Northampton County pulls in nearly twice as much in drug forfeiture program, DA says

Northampton County pulled in nearly twice as much in the past year in its drug forfeiture program than it did in the previous fiscal year, District Attorney Terry Houck said Tuesday morning in a news release.

Crediting the “dedicated work of our local police departments”, Houck said the program that seizes assets from suspected drug dealers took in $245,585.16 as of June 30, as well as two firearms and six vehicles. That is an increase of more than $113,428 from the previous fiscal year, he added.

“Pursuant to the Controlled Substance Act, the Office of the District Attorney is authorized to seize money, automobiles, and real estate from individuals dealing drugs, in addition to various other property used to facilitate drug trades or which represents profits from illegal drug sales, Houck said. “This statute allows us to work to remove drug dealers’ resources, put an end to their illegal operations that plague our Northampton County community, and ultimately save lives.”

While the money will continue to aid in specialized police training and help fund community groups, it will also help pay for the now full-time Northampton County Drug Task Force, Houck said.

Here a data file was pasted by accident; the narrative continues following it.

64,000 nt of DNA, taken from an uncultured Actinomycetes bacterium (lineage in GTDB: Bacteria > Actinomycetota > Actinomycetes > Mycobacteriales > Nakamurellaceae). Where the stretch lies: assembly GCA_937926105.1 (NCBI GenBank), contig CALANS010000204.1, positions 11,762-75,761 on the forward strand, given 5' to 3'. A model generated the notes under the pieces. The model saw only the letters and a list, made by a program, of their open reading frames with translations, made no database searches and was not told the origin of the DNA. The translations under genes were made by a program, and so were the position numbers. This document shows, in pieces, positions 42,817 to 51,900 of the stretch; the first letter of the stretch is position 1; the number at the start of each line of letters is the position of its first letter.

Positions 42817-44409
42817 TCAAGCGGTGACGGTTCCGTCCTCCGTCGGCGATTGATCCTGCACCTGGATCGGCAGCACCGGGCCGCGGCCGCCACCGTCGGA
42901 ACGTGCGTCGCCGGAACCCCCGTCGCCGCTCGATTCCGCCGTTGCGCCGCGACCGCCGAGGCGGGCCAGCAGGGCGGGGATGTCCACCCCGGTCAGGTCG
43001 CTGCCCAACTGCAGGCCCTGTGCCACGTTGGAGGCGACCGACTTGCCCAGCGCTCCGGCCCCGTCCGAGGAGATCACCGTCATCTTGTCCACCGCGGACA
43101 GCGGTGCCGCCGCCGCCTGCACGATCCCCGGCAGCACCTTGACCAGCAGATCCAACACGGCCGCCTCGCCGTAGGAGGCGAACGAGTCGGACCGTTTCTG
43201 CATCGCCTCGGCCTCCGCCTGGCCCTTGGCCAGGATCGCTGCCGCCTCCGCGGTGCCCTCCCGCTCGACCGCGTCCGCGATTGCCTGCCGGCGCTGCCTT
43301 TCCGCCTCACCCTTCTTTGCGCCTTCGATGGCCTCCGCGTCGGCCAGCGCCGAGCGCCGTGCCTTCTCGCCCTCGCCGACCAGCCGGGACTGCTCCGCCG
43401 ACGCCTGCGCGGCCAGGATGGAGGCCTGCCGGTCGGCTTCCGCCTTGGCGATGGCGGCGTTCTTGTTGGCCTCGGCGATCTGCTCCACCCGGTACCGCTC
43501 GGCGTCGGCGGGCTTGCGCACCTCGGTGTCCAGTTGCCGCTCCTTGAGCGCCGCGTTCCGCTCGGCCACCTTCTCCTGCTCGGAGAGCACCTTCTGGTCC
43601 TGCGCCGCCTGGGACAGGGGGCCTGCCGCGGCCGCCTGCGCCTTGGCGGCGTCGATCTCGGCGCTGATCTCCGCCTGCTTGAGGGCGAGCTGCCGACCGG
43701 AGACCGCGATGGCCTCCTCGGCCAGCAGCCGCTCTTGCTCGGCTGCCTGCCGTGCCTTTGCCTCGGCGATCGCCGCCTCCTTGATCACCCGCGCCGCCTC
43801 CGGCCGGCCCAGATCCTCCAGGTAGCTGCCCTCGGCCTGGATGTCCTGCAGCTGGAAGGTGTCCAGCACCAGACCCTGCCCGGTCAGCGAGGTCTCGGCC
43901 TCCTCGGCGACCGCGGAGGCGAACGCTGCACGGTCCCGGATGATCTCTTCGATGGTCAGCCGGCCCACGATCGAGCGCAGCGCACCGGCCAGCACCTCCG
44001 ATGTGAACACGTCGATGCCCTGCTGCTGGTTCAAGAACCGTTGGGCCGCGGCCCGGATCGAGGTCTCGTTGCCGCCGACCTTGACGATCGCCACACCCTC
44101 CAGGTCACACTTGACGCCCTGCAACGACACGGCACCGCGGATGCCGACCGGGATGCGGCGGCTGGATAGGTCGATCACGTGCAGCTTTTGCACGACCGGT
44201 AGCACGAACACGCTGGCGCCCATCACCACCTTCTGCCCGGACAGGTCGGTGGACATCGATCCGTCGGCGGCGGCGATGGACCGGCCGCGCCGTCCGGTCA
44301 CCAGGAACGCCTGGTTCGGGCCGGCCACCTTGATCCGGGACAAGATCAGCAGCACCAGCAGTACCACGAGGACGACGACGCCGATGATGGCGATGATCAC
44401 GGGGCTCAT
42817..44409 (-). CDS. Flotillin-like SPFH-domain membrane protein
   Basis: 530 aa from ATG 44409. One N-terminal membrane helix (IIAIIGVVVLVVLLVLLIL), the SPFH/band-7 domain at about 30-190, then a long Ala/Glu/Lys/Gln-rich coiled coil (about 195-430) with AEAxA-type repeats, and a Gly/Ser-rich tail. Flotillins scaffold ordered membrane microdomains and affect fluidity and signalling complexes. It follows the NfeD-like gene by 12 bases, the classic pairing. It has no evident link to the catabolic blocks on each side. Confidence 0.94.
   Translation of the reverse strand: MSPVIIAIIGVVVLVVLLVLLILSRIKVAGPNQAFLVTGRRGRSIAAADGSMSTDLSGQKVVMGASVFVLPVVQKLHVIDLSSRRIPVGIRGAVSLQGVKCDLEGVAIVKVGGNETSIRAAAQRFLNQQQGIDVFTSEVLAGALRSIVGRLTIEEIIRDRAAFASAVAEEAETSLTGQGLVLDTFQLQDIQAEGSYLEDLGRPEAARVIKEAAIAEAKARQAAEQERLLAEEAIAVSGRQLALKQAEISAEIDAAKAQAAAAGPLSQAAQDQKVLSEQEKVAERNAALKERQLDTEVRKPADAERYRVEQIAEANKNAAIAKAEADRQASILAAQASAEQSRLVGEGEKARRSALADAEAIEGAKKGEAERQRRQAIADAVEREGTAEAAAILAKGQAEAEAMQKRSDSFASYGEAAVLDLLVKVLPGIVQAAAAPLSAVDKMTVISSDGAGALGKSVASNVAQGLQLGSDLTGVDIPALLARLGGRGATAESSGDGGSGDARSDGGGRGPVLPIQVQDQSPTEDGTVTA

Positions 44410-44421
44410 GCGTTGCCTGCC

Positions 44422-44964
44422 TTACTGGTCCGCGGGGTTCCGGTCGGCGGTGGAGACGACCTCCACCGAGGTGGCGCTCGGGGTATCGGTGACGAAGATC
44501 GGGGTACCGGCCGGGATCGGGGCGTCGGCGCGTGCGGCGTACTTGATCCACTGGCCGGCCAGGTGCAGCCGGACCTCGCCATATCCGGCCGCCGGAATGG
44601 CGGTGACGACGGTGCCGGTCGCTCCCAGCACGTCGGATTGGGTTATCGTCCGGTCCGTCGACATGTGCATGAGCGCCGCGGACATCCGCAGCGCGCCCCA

“In June, we instituted our first countywide full-time drug task force in response to the nationwide spike in fentanyl-related drug overdose deaths infiltrating our communities,” Houck said. “The task force will increase our abilities to execute more comprehensive investigations as our officers are now able to go beyond the boundaries of their local jurisdiction, utilizing the monies confiscated from drug dealers and turning their illegal profits against them. Rest assured there will be consequences for those involved in the selling and attempted profit of the illegal drug trade.”

While the money helps with enforcement efforts, it also assists in “educating our youth on the dangers of drugs,” Houck said.

As for the bigger number in the most recent fiscal year, Houck told lehighvalleylive.com, “Part of it was the backup from the pandemic. Also, we had a few larger scale drug investigations which translated into money forfeiture. And we’re hoping with the full-time task force this continues.”

The district attorney praised county Detective Andre Stevens, the task force leader, and Assistant District Attorney Adrianne Doll, the forfeiture coordinator, for their efforts. He also saluted “our local detectives for their assistance with our countywide drug enforcement.”

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Tony Rhodin can be reached at arhodin@lehighvalleylive.com.

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